My review, at least something sensible and coherent, never appeared. I simply couldn’t figure out what to say.
Now, whatever the roadblocks were to writing … they might still pertain in some ways, but their importance is diminished. Love, Fear and the Time Machine, due to an event after its release that no-one could even imagine, let alone foresee, is for all intents and purposes the last Riverside album. There may well be other albums by a Polish band with that name, but with the death of Piotr Grudziński the old Riverside is gone forever.
Welcome to the third in an occasional series of reviews of albums in my collection that need revisiting. Most of these are older albums, or obscure albums, or both…at any rate, a little attention never hurt. Maybe you will find something interesting.
Johnny Clegg: Vocals, guitar, umhupe mouth-bow
Sipho Mchunu: Vocals, guitar, concertina
Gary Van Zyl: Bass, percussion, vocals
Zola Mtiya: Drums, percussion, vocals
Scorpion Madondo: Flute, vocals
Mike Faure: Saxophone
Mike Makhalemele: Saxophone
Glenda Millar: Keyboards and synthesizers
Scatterlings of Africa
Spirit is the Journey
Digging for Some Words
Shake My Way
Two Humans on the Run
The first time I ever heard Scatterlings I was stunned. It is easy enough to wax hyperbolic when we hear music that strikes our fancy, but in this case it is no exaggeration to say that this album was a revelation. The rhythms, the percussive sounds, the dominance of the acoustic guitars, and most of all the richly intricate Zulu language vocal harmonies were like nothing I had ever heard before. At its core the music is infused with traditional South African sounds and styles, but nevertheless it is unmistakably modern, fully comprehensible and accessible.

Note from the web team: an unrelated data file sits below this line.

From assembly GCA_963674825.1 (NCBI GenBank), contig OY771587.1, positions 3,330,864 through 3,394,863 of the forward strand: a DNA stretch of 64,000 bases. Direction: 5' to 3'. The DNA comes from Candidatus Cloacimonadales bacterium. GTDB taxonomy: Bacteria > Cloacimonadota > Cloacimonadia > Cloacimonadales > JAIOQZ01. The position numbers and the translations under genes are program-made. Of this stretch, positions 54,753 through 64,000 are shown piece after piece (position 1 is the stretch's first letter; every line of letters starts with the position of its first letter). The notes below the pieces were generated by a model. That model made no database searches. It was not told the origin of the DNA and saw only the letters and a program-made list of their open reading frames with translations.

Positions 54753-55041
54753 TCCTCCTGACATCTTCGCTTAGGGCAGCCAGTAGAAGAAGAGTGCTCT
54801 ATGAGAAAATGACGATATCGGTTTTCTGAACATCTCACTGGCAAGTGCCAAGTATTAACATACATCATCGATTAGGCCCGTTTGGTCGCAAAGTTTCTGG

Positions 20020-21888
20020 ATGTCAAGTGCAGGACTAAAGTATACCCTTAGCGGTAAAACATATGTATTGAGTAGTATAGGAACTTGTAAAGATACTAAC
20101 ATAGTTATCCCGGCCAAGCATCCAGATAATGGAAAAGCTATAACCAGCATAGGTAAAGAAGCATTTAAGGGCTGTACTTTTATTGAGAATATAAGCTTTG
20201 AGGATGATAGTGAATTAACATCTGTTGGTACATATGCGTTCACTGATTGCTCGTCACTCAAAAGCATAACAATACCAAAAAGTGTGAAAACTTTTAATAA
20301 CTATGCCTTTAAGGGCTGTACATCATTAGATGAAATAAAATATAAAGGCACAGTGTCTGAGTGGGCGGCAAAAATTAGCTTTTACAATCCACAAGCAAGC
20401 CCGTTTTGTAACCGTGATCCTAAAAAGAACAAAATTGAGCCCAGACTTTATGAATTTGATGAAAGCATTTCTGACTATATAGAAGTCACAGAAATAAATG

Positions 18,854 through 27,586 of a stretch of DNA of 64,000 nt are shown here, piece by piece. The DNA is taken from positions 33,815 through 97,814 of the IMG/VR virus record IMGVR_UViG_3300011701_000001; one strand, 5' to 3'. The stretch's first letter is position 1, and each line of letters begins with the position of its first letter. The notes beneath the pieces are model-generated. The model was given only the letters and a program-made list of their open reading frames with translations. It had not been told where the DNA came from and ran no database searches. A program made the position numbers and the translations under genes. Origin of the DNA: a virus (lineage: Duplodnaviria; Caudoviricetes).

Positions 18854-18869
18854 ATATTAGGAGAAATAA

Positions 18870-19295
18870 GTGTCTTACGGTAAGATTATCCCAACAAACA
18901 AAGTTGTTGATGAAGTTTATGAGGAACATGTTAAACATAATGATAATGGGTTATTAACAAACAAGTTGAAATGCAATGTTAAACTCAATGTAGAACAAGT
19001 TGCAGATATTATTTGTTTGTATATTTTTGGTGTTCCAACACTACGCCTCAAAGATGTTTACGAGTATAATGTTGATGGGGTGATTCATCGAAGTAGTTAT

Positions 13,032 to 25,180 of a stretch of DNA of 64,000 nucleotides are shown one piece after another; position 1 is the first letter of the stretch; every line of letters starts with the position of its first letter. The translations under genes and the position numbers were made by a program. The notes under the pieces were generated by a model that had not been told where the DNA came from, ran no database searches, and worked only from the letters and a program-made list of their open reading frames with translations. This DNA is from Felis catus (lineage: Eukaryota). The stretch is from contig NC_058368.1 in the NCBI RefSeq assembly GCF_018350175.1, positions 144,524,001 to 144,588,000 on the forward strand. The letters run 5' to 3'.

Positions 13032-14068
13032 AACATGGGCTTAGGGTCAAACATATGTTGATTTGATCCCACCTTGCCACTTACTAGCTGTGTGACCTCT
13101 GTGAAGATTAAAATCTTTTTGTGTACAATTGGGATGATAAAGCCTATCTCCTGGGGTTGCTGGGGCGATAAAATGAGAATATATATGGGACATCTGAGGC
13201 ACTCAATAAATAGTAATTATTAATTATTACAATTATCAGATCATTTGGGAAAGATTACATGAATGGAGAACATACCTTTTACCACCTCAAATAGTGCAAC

When Johnny Clegg, musician and future anthropologist, was 16, he met the Zulu migrant worker Sipho Muchunu, who had come to Johannesburg to find work. Clegg had already begun to immerse himself in the umbaqanga and kwela music that made up so much of South African street music, and in Zulu traditional dance. He and Mchunu founded Juluka, a band of mixed white and black musicians, a subversive and risky move given the political context of South Africa at the time. Despite the difficulties in finding venues to play in and radio stations that would air their music, they became a popular band and by the time Scatterlings, their fourth album, was released, they had garnered enough international attention to undertake a tour of Europe and North America.